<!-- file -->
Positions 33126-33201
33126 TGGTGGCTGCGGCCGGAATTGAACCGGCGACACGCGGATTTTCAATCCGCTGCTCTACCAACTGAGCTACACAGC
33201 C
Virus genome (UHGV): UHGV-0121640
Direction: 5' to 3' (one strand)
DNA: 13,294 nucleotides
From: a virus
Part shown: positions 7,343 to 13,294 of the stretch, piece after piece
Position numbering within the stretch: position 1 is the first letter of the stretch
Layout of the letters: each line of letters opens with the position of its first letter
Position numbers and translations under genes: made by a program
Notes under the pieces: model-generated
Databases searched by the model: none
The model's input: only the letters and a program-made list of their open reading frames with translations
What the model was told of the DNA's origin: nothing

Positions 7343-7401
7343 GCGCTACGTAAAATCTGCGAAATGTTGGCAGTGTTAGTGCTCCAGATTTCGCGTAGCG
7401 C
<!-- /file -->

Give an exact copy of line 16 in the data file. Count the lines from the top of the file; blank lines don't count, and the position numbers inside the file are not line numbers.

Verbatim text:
Positions 7343-7401